Area residents today can learn more about a loosely defined, yet highly ambitious, effort to link northwest Ohio's recreational parks, wildlife corridors, historic sites, cultural centers, and education facilities together like an emerald necklace.
Through a variety of land acquisitions, conservation easements, bridge projects, and an expanded network of trails through rural and urban landscapes, the goal is to unite park districts, private property owners, and government entities with a master plan for more green space. The objective? To establish a light-recreation/outdoor theme throughout the region before more of the landscape gets chewed up by overdevelopment - aka urban sprawl.
The campaign, called the Northwest North-Central Ohio Greenways Initiative, formed in 2002 with the help of the National Park Service.
A community forum is set for 4 to 6 p.m. today at the Main Library in downtown Toledo to update area residents and let them offer ideas about how they'd like to see the effort evolve.
The concept is in various degrees of development in Cleveland, Detroit, Chicago, Columbus, and Indianapolis.
The strategy is to do away with piecemeal planning and a smattering of unconnected tracts. By creating linkages, the hope is that people will get more use of available green space and, as a result, become more involved in preserving what's left.
"Some of the decisions we're going to be making will not necessarily be implemented by us but by future generations," said Jim Speck, Toledo Area Metroparks planning and construction director.
Several more meetings will likely follow anywhere from the vicinity of the Ohio-Indiana state line to the Lake Erie shoreline to central Ohio, he said.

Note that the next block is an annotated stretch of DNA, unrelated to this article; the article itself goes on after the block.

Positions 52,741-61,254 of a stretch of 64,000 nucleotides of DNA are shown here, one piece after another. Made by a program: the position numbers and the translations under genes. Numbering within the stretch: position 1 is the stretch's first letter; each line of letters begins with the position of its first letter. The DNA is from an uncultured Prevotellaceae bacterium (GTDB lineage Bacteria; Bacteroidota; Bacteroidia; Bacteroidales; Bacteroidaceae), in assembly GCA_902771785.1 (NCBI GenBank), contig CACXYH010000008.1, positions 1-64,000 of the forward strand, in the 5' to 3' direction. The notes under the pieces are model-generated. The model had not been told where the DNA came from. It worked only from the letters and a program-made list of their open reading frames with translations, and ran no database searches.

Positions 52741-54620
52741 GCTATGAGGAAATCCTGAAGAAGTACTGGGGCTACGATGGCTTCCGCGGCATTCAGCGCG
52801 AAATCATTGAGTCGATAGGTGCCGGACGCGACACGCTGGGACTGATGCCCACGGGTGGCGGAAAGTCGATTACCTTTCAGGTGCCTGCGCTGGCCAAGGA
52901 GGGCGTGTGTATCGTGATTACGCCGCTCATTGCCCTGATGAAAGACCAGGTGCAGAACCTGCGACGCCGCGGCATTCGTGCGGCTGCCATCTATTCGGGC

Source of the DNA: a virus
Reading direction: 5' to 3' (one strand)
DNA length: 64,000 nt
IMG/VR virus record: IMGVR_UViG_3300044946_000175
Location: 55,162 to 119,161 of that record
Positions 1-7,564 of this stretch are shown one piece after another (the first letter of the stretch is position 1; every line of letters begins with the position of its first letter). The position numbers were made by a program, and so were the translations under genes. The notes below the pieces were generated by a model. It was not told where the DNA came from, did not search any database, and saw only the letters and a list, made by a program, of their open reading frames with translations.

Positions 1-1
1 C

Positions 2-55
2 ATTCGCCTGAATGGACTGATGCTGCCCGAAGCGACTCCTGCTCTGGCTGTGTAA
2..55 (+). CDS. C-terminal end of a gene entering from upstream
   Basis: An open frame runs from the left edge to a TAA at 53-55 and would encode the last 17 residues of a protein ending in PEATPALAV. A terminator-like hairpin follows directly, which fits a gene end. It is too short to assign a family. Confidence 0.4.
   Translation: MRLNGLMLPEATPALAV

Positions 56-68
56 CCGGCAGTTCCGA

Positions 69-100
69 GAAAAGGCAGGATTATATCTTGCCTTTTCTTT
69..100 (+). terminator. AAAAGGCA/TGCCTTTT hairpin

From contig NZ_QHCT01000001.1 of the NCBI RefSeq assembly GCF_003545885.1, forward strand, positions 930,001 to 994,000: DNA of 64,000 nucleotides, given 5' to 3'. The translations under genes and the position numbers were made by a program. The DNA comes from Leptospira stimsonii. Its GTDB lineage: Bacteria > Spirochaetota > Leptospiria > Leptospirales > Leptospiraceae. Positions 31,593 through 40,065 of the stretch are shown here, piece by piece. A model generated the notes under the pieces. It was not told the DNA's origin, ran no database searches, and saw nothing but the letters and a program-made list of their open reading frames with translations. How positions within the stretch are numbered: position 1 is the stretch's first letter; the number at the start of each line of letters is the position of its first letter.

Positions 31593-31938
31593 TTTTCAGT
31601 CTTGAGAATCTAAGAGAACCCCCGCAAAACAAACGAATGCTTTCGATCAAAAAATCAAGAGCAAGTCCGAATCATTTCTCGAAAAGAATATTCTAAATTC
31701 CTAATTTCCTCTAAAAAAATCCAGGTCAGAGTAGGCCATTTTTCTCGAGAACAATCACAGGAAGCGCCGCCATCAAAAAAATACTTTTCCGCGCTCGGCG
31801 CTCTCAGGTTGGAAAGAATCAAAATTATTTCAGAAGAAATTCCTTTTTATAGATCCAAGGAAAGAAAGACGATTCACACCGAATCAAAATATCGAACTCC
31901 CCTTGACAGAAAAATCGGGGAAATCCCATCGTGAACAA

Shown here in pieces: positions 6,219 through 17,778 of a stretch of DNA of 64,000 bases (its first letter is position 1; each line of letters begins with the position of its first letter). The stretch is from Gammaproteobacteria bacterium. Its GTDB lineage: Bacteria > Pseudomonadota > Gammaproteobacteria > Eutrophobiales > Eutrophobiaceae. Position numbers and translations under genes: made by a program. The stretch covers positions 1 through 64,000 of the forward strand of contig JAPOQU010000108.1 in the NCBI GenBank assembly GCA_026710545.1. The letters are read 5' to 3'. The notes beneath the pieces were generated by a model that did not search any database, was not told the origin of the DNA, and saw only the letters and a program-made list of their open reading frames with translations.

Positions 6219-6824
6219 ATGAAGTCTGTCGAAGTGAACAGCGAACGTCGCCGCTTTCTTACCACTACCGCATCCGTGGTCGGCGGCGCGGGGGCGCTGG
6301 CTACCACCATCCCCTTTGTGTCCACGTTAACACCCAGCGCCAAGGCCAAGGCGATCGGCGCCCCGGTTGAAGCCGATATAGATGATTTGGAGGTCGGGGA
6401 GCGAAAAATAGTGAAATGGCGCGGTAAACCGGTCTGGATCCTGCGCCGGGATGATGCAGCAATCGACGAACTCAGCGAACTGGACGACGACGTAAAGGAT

"The objective is to help people understand this isn't necessarily a trail plan," Mr. Speck said.
The Toledo area park district has been pursuing land to the south and east of Toledo Express Airport, including prime real estate in the heart of the Oak Openings region - a sandy belt where oak savannas and tall prairie grasses once came together. It is the home of rare plants and animals, and is Ohio's most diverse ecosystem.
The western Lucas County green space corridor envisioned by the park district would be only one of many pieces of a big, regional greenways puzzle involving several counties.
"We need confirmation from the community we're on the right track," Mr. Speck said.
But the linkages aren't all necessarily paths through forests.
The Fallen Timbers Bridge at the edge of Maumee, for example, is being built with a pedestrian walkway and bike path that could be used to connect Side Cut Metropark to a large trail system throughout rural and urban areas of metropolitan Toledo, said Scott Carpenter, Metroparks spokesman.
Maumee River jogging-biking paths could even be enhanced near the I-280 bridge project in downtown Toledo to link the center of the city to other areas, Mr. Speck said.
Metroparks has been able to buy more land thanks to a 10-year levy voters approved in 2002. Its acquisitions have allowed area residents to have more viable ecosystems and fewer biological tracts of land with a museum-like quality, said John Jaeger, Metroparks natural resources director.
"The whole idea is connectivity," he said. "We don't want those places isolated from people. We're trying to get people out to appreciate them. It's a quality-of-life issue."
Contact Tom Henry at: firstname.lastname@example.org or 419-724-6079.